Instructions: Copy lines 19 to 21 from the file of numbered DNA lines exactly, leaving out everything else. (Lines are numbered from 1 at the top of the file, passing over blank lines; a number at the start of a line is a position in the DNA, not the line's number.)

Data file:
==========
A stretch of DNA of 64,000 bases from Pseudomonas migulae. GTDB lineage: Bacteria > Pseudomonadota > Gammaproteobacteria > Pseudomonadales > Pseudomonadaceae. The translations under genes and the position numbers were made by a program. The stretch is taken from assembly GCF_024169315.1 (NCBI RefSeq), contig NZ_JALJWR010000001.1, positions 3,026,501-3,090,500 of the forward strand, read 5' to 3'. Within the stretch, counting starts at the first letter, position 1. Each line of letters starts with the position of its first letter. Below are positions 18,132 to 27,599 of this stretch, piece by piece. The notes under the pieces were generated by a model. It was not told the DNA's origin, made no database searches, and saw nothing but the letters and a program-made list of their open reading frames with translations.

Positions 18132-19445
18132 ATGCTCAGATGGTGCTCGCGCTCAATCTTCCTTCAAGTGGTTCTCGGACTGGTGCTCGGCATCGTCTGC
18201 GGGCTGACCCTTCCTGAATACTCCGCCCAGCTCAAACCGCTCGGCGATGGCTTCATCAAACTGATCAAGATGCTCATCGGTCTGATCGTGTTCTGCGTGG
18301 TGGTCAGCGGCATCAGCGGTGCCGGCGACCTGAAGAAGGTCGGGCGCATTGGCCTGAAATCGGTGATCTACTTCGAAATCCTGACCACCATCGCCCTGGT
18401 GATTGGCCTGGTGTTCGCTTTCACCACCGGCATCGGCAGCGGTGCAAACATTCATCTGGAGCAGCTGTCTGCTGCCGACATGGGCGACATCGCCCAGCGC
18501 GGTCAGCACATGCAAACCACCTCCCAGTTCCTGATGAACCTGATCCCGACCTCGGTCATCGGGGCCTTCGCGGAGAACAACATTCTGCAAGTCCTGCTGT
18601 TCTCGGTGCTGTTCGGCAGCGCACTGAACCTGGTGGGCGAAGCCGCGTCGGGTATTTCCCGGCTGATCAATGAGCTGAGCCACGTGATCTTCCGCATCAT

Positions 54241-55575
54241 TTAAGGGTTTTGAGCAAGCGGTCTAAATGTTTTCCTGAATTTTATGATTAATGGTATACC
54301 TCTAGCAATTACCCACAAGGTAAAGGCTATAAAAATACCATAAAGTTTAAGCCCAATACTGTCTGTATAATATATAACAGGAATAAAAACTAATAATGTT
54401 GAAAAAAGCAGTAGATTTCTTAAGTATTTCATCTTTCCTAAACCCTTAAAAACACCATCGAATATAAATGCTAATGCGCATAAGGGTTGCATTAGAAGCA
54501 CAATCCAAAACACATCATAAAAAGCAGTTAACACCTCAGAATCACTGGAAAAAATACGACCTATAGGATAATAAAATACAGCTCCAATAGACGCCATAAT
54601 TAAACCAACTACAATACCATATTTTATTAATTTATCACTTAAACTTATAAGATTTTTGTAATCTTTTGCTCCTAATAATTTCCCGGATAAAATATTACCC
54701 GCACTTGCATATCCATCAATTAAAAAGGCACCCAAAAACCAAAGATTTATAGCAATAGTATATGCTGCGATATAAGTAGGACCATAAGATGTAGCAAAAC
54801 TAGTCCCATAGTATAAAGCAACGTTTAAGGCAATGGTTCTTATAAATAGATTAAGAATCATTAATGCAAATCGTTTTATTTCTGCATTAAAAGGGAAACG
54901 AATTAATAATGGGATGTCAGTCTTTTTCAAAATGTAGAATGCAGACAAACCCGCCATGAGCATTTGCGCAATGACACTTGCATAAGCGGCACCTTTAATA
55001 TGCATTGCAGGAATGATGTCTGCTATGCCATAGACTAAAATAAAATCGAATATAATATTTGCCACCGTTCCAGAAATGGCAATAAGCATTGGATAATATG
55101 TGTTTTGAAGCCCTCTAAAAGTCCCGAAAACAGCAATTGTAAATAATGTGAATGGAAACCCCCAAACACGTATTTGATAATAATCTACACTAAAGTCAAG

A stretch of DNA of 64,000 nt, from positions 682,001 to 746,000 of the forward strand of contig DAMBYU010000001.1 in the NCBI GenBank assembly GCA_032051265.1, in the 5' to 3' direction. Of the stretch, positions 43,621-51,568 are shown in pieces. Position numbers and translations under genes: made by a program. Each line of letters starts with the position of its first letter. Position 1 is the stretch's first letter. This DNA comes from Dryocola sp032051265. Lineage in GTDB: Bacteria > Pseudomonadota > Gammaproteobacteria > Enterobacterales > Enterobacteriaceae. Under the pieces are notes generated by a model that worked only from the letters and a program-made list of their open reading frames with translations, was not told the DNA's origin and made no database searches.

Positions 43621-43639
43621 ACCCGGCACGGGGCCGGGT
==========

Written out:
55101 TGTTTTGAAGCCCTCTAAAAGTCCCGAAAACAGCAATTGTAAATAATGTGAATGGAAACCCCCAAACACGTATTTGATAATAATCTACACTAAAGTCAAG

A stretch of DNA of 64,000 nt, from positions 682,001 to 746,000 of the forward strand of contig DAMBYU010000001.1 in the NCBI GenBank assembly GCA_032051265.1, in the 5' to 3' direction. Of the stretch, positions 43,621-51,568 are shown in pieces. Position numbers and translations under genes: made by a program. Each line of letters starts with the position of its first letter. Position 1 is the stretch's first letter. This DNA comes from Dryocola sp032051265. Lineage in GTDB: Bacteria > Pseudomonadota > Gammaproteobacteria > Enterobacterales > Enterobacteriaceae. Under the pieces are notes generated by a model that worked only from the letters and a program-made list of their open reading frames with translations, was not told the DNA's origin and made no database searches.

Positions 43621-43639